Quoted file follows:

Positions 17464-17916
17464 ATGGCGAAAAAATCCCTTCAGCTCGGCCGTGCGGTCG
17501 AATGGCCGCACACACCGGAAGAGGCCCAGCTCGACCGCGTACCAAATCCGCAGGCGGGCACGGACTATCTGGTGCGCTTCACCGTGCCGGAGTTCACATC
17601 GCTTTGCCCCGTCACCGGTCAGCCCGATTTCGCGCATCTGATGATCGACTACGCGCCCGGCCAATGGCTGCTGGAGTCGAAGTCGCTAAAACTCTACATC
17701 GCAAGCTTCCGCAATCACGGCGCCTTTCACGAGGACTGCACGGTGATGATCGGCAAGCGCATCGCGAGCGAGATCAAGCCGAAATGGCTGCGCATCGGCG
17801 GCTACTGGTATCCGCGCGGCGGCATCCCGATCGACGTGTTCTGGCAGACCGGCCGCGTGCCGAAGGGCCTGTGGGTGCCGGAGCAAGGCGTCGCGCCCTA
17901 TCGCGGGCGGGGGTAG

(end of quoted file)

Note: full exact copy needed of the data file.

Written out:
Positions 17464-17916
17464 ATGGCGAAAAAATCCCTTCAGCTCGGCCGTGCGGTCG
17501 AATGGCCGCACACACCGGAAGAGGCCCAGCTCGACCGCGTACCAAATCCGCAGGCGGGCACGGACTATCTGGTGCGCTTCACCGTGCCGGAGTTCACATC
17601 GCTTTGCCCCGTCACCGGTCAGCCCGATTTCGCGCATCTGATGATCGACTACGCGCCCGGCCAATGGCTGCTGGAGTCGAAGTCGCTAAAACTCTACATC
17701 GCAAGCTTCCGCAATCACGGCGCCTTTCACGAGGACTGCACGGTGATGATCGGCAAGCGCATCGCGAGCGAGATCAAGCCGAAATGGCTGCGCATCGGCG
17801 GCTACTGGTATCCGCGCGGCGGCATCCCGATCGACGTGTTCTGGCAGACCGGCCGCGTGCCGAAGGGCCTGTGGGTGCCGGAGCAAGGCGTCGCGCCCTA
17901 TCGCGGGCGGGGGTAG